Focus on Oceans: Chalk Art at Film Festival

On Sunday, February 11, Fearless Grandmothers teamed up with UCSB students from the Environmental Affairs Board (EAB) for a street art action highlighting the importance of protecting the ocean from the ravages of climate change, pollution, industrial overfishing, and deep sea mining.

Here are some important facts about climate change and ocean health:

    • Previous records for ocean temperatures have been smashed for 7 years in a row
    • Marine heat waves are endangering marine creatures and ecosystems
    • Ocean acidification, caused by excess CO2 in the atmosphere, is destroying ocean organisms, like coral and fish larvae
    • Warming oceans accelerate melting of sea ice, leading to increasing rates of sea level rise
    • The oceans drive weather—so as ocean heat rises, weather events become more extreme
    • Extreme weather events are costly. A recent study calculated that extreme weather events cost about $16 million dollars per hour
    • Increased ocean heat and marine heatwaves will lead to a die-off of fishing stocks
    • Pollution in marine areas can lead to the development of dead zones, or hypoxia, where oxygen available in the water is insufficient to maintain life — and climate change worsens conditions that cause dead zones

The “Waves of Change” action focused on the impact of climate change on the world’s oceans, including our own beautiful coastline. It was the second annual street art action grandmothers and young people have hosted during the Santa Barbara Film Festival.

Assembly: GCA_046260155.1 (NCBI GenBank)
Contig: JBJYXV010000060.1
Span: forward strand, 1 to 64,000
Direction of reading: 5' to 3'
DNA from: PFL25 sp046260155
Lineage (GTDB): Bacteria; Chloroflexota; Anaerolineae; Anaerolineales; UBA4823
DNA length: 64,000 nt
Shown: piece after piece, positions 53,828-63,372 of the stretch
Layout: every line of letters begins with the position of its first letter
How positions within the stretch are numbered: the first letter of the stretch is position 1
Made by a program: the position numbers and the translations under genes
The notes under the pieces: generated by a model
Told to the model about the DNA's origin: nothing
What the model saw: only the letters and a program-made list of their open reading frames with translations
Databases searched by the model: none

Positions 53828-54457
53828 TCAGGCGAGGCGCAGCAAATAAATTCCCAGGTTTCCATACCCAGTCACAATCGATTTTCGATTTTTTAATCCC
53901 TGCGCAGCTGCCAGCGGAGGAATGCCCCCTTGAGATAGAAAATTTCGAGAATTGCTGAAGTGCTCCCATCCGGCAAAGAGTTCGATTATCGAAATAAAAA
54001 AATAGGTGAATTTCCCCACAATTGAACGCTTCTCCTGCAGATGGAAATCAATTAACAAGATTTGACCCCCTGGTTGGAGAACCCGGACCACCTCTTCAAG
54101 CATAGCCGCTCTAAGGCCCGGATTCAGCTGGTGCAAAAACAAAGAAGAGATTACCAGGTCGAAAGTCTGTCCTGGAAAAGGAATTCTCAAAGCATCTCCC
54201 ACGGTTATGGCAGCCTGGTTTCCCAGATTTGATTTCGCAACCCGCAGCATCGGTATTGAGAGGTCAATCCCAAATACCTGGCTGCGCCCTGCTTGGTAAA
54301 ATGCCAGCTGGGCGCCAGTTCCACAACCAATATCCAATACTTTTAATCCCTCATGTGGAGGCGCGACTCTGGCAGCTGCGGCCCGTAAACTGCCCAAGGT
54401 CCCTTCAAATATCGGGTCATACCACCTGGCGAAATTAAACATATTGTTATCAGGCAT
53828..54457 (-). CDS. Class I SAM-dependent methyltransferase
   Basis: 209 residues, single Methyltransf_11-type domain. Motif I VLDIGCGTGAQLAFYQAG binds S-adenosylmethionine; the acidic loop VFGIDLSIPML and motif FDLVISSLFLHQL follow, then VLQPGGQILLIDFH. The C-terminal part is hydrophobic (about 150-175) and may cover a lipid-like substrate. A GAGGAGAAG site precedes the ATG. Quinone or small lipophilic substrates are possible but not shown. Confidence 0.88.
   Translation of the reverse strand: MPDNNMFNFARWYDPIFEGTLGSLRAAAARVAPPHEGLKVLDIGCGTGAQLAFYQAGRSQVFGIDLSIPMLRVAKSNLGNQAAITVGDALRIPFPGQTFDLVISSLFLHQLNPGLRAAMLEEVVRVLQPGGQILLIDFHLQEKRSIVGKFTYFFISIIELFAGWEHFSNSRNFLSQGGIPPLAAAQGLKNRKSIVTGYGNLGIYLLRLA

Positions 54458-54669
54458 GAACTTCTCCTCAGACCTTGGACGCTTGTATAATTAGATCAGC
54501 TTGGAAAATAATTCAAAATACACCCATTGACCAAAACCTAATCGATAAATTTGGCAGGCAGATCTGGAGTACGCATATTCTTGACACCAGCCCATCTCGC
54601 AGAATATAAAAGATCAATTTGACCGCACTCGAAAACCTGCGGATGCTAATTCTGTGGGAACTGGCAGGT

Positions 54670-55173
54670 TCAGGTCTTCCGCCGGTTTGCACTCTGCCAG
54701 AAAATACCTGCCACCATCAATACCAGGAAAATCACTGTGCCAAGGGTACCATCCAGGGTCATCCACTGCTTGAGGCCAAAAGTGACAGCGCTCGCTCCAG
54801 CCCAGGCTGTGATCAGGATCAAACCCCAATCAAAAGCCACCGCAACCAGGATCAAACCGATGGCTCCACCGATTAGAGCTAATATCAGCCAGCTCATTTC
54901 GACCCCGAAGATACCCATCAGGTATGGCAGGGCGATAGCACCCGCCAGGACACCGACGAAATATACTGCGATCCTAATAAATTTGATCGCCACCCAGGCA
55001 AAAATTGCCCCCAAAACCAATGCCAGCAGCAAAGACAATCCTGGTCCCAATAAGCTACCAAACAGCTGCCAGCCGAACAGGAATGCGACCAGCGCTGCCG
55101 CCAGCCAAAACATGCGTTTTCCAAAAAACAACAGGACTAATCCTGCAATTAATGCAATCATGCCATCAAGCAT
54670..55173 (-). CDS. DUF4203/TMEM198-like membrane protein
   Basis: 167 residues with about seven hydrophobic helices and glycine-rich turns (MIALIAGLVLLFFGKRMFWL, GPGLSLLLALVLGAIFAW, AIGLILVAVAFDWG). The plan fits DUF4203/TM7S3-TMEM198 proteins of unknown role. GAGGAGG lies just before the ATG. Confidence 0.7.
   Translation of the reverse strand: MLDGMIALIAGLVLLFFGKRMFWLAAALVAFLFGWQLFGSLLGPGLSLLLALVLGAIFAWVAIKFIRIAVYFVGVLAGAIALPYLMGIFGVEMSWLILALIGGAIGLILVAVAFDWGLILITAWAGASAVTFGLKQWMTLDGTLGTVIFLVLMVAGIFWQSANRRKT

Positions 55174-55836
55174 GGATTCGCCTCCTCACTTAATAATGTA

Last year’s street art focused on climate solutions with the theme of “Let’s Change the Script On Climate Change.” The public was invited to take up the chalk and draw their favorite “green” thing—ranging from street trees to solar panels.

This year people were invited to add their favorite ocean creatures and activities to the street drawings. Although the art was celebratory, the message was serious.

Californians love their coastline and ocean life. In May 1972, California activists managed to gather over 400,000 necessary signatures and craft a ballot measure for the Coastal Zone Conservation Act. Although oil companies, utilities, and developers poured millions into defeating Proposition 20, outspending the people’s campaign by 100 to 1, the measure passed, leading to the establishment of the California Coastal Commission. Public access to beaches was guaranteed and coastal ecosystems were protected.

With this proud history of activism, now more than ever, we need to continue to protect our beloved ocean.